The female soldier who was critically wounded in Sunday’s terror attack in Jerusalem has stabilized, but she is still being kept in a medically-induced coma doctors at Shaare Zedek Medical Center said Tuesday. In addition, four soldiers are still hospitalized at Hadassah University Hospital – Ein Karem, including three in moderate condition. Hospital officials said that all four patients are fully conscious.
In the aftermath of the attack, Israel Radio reported more clashes between residents of Jabel Mukaber and police overnight between Monday and Tuesday, and three teenagers were arrested. Also, four residents of the Moslem Quarter of the Old City were arrested for spraying graffiti in praise of the attacker, Fadi al-Qunbar, 28, including a threat that the attack was “Just the beginning of the year 2017.” Police have also arrested nine other people, including five of Qunbar's family members.
On Monday, Jerusalem police demolished a mourning tent adjacent to the home of the driver of a truck that murdered four IDF soldiers Sunday as the funerals for the four victims of yesterday’s terror attack began around the country.
IDF soldiers Erez Orbach of Alon Shvut, Shir Hajaj of Ma’aleh Adumim, Shira Tzur of Haifa and Yael Yekutiel of Givatayim – were laid to rest on Monday at cemeteries in their home towns. Three families asked that media not attend. Three of the four killed were females. Israel Defense Forces (IDF) said three of the slain were cadets and one was an officer. All of the slain victims were in their 20s.
The terrorist may have been an ISIS sympathizer, according to statements issued by Israeli Prime Minister Benjamin Netanyahu.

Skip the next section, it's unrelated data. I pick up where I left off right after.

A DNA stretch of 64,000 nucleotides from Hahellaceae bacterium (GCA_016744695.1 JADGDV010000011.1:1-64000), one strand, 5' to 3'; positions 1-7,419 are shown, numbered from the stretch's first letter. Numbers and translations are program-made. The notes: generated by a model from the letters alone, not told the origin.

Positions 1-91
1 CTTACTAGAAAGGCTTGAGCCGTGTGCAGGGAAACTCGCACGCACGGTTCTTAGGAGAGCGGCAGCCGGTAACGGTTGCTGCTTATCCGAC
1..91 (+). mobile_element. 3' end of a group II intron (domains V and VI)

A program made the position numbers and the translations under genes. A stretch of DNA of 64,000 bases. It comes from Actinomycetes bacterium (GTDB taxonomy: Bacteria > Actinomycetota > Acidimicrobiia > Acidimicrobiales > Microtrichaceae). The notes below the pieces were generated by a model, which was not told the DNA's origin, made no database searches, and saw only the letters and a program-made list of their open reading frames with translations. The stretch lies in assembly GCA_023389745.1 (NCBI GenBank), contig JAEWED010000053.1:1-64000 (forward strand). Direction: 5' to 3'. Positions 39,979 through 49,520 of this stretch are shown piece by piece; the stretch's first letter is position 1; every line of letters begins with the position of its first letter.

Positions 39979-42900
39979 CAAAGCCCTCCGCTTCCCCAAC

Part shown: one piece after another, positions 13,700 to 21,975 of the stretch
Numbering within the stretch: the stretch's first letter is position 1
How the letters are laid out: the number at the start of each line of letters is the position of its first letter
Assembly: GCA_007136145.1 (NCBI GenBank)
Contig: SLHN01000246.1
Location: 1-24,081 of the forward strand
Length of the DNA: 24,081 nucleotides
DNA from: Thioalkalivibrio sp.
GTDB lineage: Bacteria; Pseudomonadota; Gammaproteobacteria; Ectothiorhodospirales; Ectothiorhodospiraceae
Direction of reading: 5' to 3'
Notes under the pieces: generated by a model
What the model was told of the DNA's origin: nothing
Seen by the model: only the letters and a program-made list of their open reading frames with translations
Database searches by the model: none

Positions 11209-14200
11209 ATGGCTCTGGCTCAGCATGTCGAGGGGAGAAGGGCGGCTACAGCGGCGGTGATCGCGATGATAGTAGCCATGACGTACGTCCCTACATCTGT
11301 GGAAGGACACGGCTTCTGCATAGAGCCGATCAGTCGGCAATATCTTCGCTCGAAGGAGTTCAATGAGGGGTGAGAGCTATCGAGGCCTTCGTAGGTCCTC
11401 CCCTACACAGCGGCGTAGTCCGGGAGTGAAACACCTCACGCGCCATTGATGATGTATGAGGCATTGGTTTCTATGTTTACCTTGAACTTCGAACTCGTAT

Fox News reported that while speaking from the scene of the attack, on a promenade overlooking the walled Old City of Jerusalem, Netanyahu said authorities have identified the terrorist and "all signs show he is a supporter of the Islamic State."
Earlier, Israel Police spokesman Micky Rosenfeld told CNN "there are no potential active ISIS cells here in Israel."
"A group had gotten off the bus and were getting organized with their bags when the terrorist took the opportunity, ramming his truck into the group," Rosenfeld said.
"Then he in fact reversed and tried to ram them again until shots were fired, and the terrorist was shot and killed at the scene."
Fox News also reported that in a statement, the State Department condemned the "glorification of terrorism now or at any time" and said "there is absolutely no justification for these brutal and senseless attacks."
Netanyahu said police had sealed off the killer's neighborhood -- a predominately Arab neighborhood in East Jerusalem -- while they investigate.
"We know there is a sequence of terror attacks and it's quite possible that there is a connection between them, from France, Berlin and now Jerusalem," Netanyahu said.
In a statement, Jerusalem's mayor, Nir Barkat, said there was "no limit to the cruelty of the terrorists who use every means to murder Jews and damage the routine life in the capital of Israel."
While no group has yet to claim responsibility for the attack, Hamas, the militant fundamentalist Islamic organization, praised the attacker on Twitter.